Last week the United States Senator Marco Rubio, R-Fla., Led members of the Florida congressional delegation in a letter to President Joe Biden urging the administration to protect Florida’s seasonal fruit and vegetable growers from unfair business competition.
United States joined Rubio Senator Rick Scott, R-Fla., And US Representatives Gus Bilirakis, R-Fla., Vern Buchanan, R-Fla.,Kat Cammack, R-Fla.,Charlie crist, D-Fla.,Mario diaz balart, R-Fla.,Neal dunn, R-Fla.,Carlos gimenez, R-Fla.,Al lawson, D-Fla., Brian Mast, R-Fla., Stephanie Murphy, D-Fla., Bill posey, R-Fla.,John rutherford, R-Fla.,Maria Elvira Salazar, R-Fla.,Darren soto, D-Fla., Greg Steube, R-Fla.,Michael Waltz, R-Fla., Debbie Wasserman Schultz, D-Fla., And Frédéric wilson, D-Fla.
The letter is below.
Dear Mr. President:
We are writing to urge you to take immediate and comprehensive action to address current threats to American food security. In the interest of securing America’s critical supply chains, including for domestically produced food, we hope you do what is necessary to ensure that America never has to depend on other nations. to feed our own citizens.
As most of the country’s agricultural producers prepare for winter, Florida’s fruit and vegetable growers are currently considering planting their crops to fulfill their annual role, along with other Southeast growers as the only one. national source of seasonal and perishable fresh produce. during the months from late fall to spring of the year. In any given winter, more than one hundred million Americans will consume fresh fruits and vegetables grown in Florida. The ability of Florida growers to produce perishable fruits and vegetables during these critical months of the year is fundamental to America’s food security and self-reliance. Unfortunately, the long-standing threats to our security from unfairly priced, high volume imports are more serious than ever and deserve your urgent attention and action.
In a report dated August 30, 2021, the Florida Department of Agriculture and Consumer Services fully identified the injury Mexico’s actions have inflicted on Florida fruit and vegetable producers. Between the years 2000 and 2020, the volume of imports of specialty crops from Mexico to the United States increased by about 580 percent, benefiting from a surge of overburdened low-cost, high-volume agricultural production, according to the report. through government agricultural subsidies. , wage disparities and dumping. This resulted in massive market share losses during the peak growing season for growers in Florida. Between the years 2000 and 2020, peppers, tomatoes (rings), strawberries and blueberries grown in Florida saw their US market share decline by 74.75 percent, 52.1 percent, 30.3 percent and 57.86 percent, respectively. These declines caused annual losses of $ 1.31 billion to $ 2.63 billion to the Florida economy, resulting in up to 35,741 jobs being lost. The loss of market share has also led to a decline in agricultural production, which has contributed to the loss of 123,000 acres of fruit and vegetable producing farmland since 2000. From a food security perspective, this consequence may be of most concern. In most cases, once that farmland is lost, it is gone forever.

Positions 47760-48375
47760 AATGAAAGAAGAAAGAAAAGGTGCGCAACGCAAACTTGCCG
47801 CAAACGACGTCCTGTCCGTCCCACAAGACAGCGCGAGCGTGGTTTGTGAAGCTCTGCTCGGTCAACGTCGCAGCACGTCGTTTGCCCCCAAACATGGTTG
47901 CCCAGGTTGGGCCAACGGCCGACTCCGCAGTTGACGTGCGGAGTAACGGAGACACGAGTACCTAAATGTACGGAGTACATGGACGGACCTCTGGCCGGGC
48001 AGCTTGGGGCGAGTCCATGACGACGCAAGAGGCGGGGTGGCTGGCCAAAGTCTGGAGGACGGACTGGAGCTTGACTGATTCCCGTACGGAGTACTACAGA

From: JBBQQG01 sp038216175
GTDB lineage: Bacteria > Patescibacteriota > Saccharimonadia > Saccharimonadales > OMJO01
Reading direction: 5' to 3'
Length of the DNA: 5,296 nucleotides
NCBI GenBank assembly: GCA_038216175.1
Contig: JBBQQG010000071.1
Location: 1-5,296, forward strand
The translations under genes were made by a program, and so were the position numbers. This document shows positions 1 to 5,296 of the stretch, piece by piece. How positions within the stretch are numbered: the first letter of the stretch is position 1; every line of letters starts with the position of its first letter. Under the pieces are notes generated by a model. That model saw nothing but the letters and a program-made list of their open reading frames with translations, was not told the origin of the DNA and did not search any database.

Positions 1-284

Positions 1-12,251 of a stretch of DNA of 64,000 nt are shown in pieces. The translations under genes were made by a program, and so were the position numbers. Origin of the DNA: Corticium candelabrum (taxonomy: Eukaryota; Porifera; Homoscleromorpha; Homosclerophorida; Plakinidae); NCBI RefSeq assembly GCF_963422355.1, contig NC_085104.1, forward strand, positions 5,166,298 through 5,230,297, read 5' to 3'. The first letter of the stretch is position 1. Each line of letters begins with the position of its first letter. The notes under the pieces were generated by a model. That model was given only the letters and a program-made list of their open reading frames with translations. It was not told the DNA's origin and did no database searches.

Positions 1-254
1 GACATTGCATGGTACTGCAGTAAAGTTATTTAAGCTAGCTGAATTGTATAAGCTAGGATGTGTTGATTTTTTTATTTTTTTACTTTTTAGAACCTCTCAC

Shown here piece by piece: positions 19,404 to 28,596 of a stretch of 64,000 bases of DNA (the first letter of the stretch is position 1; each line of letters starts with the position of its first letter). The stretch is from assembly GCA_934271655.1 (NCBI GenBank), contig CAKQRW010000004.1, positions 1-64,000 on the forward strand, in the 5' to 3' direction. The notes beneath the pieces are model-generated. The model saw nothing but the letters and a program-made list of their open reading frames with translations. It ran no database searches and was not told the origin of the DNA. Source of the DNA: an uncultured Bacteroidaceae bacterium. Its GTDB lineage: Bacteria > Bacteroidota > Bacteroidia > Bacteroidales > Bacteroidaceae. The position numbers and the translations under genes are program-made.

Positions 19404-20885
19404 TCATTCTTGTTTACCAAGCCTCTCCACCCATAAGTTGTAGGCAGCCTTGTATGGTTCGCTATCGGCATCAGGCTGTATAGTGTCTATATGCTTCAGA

For decades, United States Trade Promotion Authority explicitly called for comprehensive action to implement safeguard mechanisms to tackle trade practices that harm producers of seasonal and perishable fruits and vegetables, such as those employed jointly by the Mexican government and Mexican agricultural industries. For decades, despite clear evidence of the systematic use of malicious business practices, the federal government failed to take meaningful action to hold Mexico accountable for its economic war.
In anticipation of the Florida fruit and vegetable harvest season which begins in November, we implore you to work with us, as well as our colleagues in Congress, to quickly develop an action plan to secure trade relief. immediate, efficient and enforceable for our producers, so that another harvest season is not lost due to unfair imports. The long-term harm that Florida producers have suffered over the past two decades cannot continue if the United States intends to maintain reliable food supply chains and maintain its self-sufficiency. However, fatal damage to Florida’s agricultural base will occur if the federal government does not take immediate action.
The coronavirus pandemic has clearly demonstrated the threat posed by the relocation of our critical supply chains. The disruption caused by the pandemic should serve as a red flag that our critical national food production, including our seasonal and perishable products, cannot be allowed to wither due to foreign trade and unfair labor practices. You must act now.